Doctor of Philosophy
School of Medicine
Hamirudin, Aliza Haslinda, Malnutrition screening in community living older adults: towards better service delivery models, Doctor of Philosophy thesis, School of Medicine, University of Wollongong, 2015. https://ro.uow.edu.au/theses/4553
Malnutrition in community living older adults is under recognised and remains a problem; which leads to various adverse effects including recurrent hospital admission. Deterioration of older adults’ nutritional status during hospitalisation is well documented and integrated approaches between settings are needed to improve outcomes in this group. Nutrition screening is an initial procedure to identify malnutrition and has been recommended across all health care settings. However, it is not routinely conducted in community living older adults in Australia and is not implemented in Australian General Practice. This thesis has taken a mixed methods approach to evaluate model of nutritional care delivery of community living older adults.
In order to contextualize the progression of nutritional status of older adults following a hospital stay, a sample of Department of Veterans’ Affairs (DVA) clients was recruited to a three-month study. Participants were evaluated two weeks post discharge and again at three months, following an individualised home-based dietetic intervention. The purpose of this individualised intervention at home in this group of older adults was to better co-ordinate use of available community resources with the aim of improving their nutritional status post discharge and prevent hospital readmission; and to evaluate the effectiveness of this model of care. Mean body weight increased significantly from 67.1±13.5 kg to 68.0±13.7kg (p=0.048) and mean Mini Nutrition Assessment (MNA®) score improved significantly (p=0.000). Mean energy, protein and micronutrients intakes were adequate at both baseline and at three months, except for vitamin D. Dietetic intervention improved nutritional status three months after hospital discharge in this group of older adults living in the community.
Next, a three phased participatory action-based research programme was undertaken in General Practices with the results of each informing the next study development. The first study in the general practice setting was undertaken with staff from three participating General Practices in order to identify perceived barriers and opportunities related to the implementation of nutritional screening. Twenty five in-depth individual interviews were conducted and analysed thematically. Lack of time was identified as the major barrier. Incorporation of a validated short nutritional screening instrument into the existing Medicare Benefit Schedule (MBS) Health Assessment for people aged 75 +years (75+HA) was identified as the most feasible way to encourage uptake of nutrition screening in General Practice while overcoming the time constraints barrier. We conducted a detailed investigation of trends in uptake of the 75+HA by age-eligible Australians over a decade, according to state and identified that less than 20% of older adults had undergone the assessment.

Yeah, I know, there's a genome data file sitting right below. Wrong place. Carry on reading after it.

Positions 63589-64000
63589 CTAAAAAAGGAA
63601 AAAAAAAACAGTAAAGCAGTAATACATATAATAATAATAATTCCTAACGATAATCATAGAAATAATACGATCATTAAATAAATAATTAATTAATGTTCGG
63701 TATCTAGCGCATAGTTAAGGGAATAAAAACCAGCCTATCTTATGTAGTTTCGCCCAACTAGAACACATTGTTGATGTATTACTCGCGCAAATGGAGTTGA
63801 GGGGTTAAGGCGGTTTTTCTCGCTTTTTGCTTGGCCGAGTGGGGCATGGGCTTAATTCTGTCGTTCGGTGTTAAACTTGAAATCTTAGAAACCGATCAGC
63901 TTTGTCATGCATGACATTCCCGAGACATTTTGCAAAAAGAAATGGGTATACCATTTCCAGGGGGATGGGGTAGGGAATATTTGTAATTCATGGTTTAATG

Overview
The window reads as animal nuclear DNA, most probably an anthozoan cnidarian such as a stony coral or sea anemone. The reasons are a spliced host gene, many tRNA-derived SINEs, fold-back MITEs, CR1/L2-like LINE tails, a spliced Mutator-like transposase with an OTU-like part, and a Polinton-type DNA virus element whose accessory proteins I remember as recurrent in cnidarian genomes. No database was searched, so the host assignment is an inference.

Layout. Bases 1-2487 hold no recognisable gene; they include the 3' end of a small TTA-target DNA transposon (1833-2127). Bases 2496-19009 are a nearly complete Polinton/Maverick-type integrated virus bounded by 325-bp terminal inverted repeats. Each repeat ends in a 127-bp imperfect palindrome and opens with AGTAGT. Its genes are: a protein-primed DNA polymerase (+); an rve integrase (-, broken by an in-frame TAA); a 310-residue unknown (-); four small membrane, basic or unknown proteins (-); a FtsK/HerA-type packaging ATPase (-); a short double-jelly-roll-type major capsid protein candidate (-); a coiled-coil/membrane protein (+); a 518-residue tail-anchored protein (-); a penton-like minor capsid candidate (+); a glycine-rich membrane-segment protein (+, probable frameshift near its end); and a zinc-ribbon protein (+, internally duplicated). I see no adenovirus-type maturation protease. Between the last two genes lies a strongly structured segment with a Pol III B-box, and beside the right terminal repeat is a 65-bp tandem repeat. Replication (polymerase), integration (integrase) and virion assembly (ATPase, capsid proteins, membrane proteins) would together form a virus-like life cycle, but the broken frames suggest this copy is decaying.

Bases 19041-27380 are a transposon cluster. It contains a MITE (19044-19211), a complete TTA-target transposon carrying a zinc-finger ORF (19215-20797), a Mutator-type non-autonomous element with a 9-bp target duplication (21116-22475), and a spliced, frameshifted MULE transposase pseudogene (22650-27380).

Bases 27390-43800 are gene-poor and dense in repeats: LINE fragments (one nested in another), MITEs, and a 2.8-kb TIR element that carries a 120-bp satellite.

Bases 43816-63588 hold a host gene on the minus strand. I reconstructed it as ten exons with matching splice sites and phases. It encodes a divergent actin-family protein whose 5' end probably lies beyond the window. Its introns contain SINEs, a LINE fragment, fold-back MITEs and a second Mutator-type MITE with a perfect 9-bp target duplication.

The following study in general practice aimed to demonstrate the feasibility of including a validated nutrition screening tool, the Mini Nutrition Assessment-Short Form (MNA®-SF) and accompanying nutrition resource kit for use with older patients attending general practice. Ten doctors and eleven practice nurses from the three participating General Practices attended dietitian-led training sessions on how to perform the MNA®-SF. Nutrition screening skills and knowledge of General Practice staff were assessed at baseline and three months after the nutrition screening training. Within a 3 month period, General Practice staff had completed the MNA®-SF in 143 patients and identified n= 6 (4.2%) to be malnourished, n= 38 (26.6%) as at risk of malnutrition and the remainder (n= 99 (69.2%)) to be well-nourished. Mean skills and knowledge scores of staff had improved significantly three months after completing the workshop training (p=0.000).
The third and final phase of the nutrition screening study in general practice aimed to evaluate outcomes post nutrition screening between 6 months and one year; and patients’ perspectives related to their experiences of undertaking a nutrition screening process and the applicability of the accompanying nutrition resource kit. Of the 143 patients that had been screened at baseline, 72 patients (50.3%) underwent repeat screening. MNA®-SF score had improved in those identified as malnourished/at risk at baseline (p= 0.01); while no significant changes were detected for the well-nourished group (p=0.07). Referral to community services predicted malnutrition risk at follow-up (p= 0.031). Interviews indicated that the MNA®-SF process itself was well-received but that patients did not perceive themselves as being in need of additional nutrition support.
Implementation of routine identification of malnutrition in older adults attending general practice can be achieved with the incorporation of a rapid screening tool into general practice software. Further deterioration in nutritional status may then be prevented by following appropriate nutrition care pathways.